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Losing postpartum weight is the wish of every new mother. Breastfeeding contributes toward weight loss but the amount varies for every woman.
Today you will learn why some women lose more weight than others (Hint: different bio-patterns).
Calories burned during breastfeeding include the total no.of calories present in your milk plus the energy utilized by your body to produce that milk. On average, an active breastfeeding mother needs more than 1500-1800 calories per day. These extra calories are sourced from the diet and their body fat. Let’s learn about it in detail.
Calories Burned = Calories In Breast Milk + Calories Required To Produce Milk.
How to calculate the number of calories in your breast milk
Every ounce of breast milk contains 20 calories or you can say there are around 6.8 calories in 10mls of breast milk as (1 US Fluid Ounce = 0.03L)
So if you can regulate the amount of milk you feed or pump, you will be able to calculate the no. of calories present in your breastmilk. It can be easier for mothers who exclusively use wearable breast pumps than nursing mothers.
If you produce 30 ounces of milk in a day,
Then, 30 x 20 = 600 calories
Therefore, you cannot miss out on the intake of these 600 calories.
You will be tired and weak because you need more calories to recover from postpartum and you need a good diet for sufficient milk production.
Calories required to produce breast milk
Out of 600 calories present in breast milk, 20% of these calories will be used in milk production itself.
20% of 600 is 120 calories which accounts for 0.8% of the total calories in breast milk.
Therefore 0.8 becomes the efficacy formula to calculate the energy utilized in milk production.
The whole equation now goes as;
Calories burnt in breastfeeding(600) = calories present in milk (480) + calories required to produce milk(120)
However, calories burnt during breastfeeding depend upon a lot of other factors such as duration and frequency of feed sessions, or if you are feeding twins or recovering from a traumatic delivery.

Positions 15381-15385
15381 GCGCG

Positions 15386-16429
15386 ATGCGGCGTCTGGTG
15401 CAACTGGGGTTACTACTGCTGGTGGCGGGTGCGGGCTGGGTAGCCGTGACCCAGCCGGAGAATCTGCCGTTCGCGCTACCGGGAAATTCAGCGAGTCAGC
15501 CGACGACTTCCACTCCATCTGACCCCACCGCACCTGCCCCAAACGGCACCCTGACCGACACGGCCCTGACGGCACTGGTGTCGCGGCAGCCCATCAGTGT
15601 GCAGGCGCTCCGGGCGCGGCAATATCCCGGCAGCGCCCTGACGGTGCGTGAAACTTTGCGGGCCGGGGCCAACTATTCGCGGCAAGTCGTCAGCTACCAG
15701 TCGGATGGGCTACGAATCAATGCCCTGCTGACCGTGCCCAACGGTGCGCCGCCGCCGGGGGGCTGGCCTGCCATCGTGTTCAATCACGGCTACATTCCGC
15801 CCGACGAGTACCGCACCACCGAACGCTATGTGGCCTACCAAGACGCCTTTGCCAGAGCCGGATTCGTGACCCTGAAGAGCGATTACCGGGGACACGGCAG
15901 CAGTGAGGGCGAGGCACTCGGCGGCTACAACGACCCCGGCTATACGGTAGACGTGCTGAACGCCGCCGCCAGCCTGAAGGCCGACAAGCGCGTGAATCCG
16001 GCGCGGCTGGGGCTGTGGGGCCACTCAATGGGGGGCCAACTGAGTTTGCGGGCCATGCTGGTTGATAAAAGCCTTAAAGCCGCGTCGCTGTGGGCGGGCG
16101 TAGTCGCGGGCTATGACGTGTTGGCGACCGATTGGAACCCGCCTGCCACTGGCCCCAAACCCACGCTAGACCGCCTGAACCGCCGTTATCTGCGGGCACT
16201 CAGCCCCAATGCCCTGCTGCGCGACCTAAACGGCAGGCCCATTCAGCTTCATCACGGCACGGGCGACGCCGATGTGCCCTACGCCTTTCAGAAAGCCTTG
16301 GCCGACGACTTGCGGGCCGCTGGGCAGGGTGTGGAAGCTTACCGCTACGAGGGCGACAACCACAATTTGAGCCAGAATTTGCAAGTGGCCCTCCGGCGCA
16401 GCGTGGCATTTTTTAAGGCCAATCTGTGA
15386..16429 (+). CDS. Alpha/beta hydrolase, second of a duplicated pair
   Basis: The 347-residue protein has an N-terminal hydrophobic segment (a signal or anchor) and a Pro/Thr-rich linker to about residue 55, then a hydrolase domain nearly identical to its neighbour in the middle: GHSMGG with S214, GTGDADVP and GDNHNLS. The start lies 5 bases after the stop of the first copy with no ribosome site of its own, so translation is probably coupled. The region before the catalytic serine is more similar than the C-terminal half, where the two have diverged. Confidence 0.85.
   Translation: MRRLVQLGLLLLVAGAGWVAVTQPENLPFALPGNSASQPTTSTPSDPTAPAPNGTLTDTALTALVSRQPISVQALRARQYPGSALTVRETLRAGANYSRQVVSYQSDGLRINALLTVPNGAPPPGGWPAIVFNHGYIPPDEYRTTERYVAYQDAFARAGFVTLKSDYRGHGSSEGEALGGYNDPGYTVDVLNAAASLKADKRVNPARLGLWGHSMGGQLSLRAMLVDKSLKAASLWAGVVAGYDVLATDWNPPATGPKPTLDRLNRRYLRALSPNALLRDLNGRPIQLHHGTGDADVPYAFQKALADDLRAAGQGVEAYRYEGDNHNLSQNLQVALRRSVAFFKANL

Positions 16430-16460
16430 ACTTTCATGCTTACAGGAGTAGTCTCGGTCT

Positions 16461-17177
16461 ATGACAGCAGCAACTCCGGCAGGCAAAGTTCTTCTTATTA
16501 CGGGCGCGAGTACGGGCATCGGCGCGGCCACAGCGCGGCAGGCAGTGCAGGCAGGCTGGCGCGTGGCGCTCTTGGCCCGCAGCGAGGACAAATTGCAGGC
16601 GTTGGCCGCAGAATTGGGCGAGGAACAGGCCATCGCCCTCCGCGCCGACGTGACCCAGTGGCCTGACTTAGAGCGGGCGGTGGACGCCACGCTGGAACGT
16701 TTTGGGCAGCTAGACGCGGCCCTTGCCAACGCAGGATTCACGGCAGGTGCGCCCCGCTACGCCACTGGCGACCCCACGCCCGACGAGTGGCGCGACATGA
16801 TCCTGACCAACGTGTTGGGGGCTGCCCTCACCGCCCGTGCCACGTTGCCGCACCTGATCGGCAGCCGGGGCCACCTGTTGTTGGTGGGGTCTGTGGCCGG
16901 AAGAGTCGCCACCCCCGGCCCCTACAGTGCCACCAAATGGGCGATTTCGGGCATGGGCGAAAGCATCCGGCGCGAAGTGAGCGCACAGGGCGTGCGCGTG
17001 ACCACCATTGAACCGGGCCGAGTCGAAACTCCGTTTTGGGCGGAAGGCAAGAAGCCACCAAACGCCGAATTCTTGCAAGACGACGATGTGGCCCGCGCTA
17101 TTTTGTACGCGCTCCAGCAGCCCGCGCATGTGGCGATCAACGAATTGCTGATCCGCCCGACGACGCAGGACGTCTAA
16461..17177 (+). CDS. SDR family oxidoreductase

How Breastfeeding Helps In Weight Loss
Studies have shown that exclusively breastfeeding moms were more likely to return to their pre-pregnancy weight than the mothers who used formula milk along with breast milk.
Breastfeeding moms lose approximately 500 calories daily which equals the number of calories one loses in doing an exercise session of 1 hour.
Breastfeeding mothers should be diet conscious because healthy intake will affect the nutrient composition of their breast milk. Mothers should consider foods that increase their milk supply rather than foods satisfying their taste buds.
Reducing junk, alcohol, and processed food will automatically reduce your extra pounds.
Breastfeeding Calorie Burn Calculation Formula
The method to calculate the individual’s calorie needs is Mifflin-St.Jeor Equation. You can also use it to calculate the calorie requirement of a lactating mother.
Simply put in your age, current weight, height, and exercise levels and it’ll calculate how many calories per day you can consume to safely and gradually lose weight while breastfeeding. (while factoring in an additional 500 calories per day)
Firstly, you need to calculate your BMR.
Basal Metabolic Rate (BMR) – Your body needs energy for the body’s physiological processes such as digestion, breathing, cell repair, and so on. The calculation of this utilized energy is called BMR.
BMR is different for everyone, as it depends upon your body weight, height, and age.
Formula to calculate BMR
BMR= 10 x weight(kg) + 6.25 x height(cm) – 5 x age(yrs) – 161
After knowing your BMR, you need to add an extra –
- 500 calories for women only do breastfeeding and pumping milk
- 400 calories for moderately breastfeeding women
- 250 calories if you are partially breastfeeding with pumping women
- 0 calories if the woman does not breastfeed
If you are 30 yrs old, with a height of 160 cm and 70 kg weight, moderately breastfeeding your baby with 2 substitutions of formula milk feedings.
BMR = 10 x 70 + 6.25 x 160 – 5 x 30 – 161 = 1389
As for a moderately breastfeeding woman, we need to add 400 more calories,
1389 + 400 = 1789 calories
The minimum daily calories to maintain milk supply are 1789 calories or,
You will burn 1789 calories per day if you feed your baby 8-10 times a day.
It is always advisable to add a buffer of 500 calories to accommodate your calorie consumption according to your active, less active, or normal lifestyle.
Therefore,1389 + 500 = 1889 calories are to be consumed daily, to avoid any energy failures.
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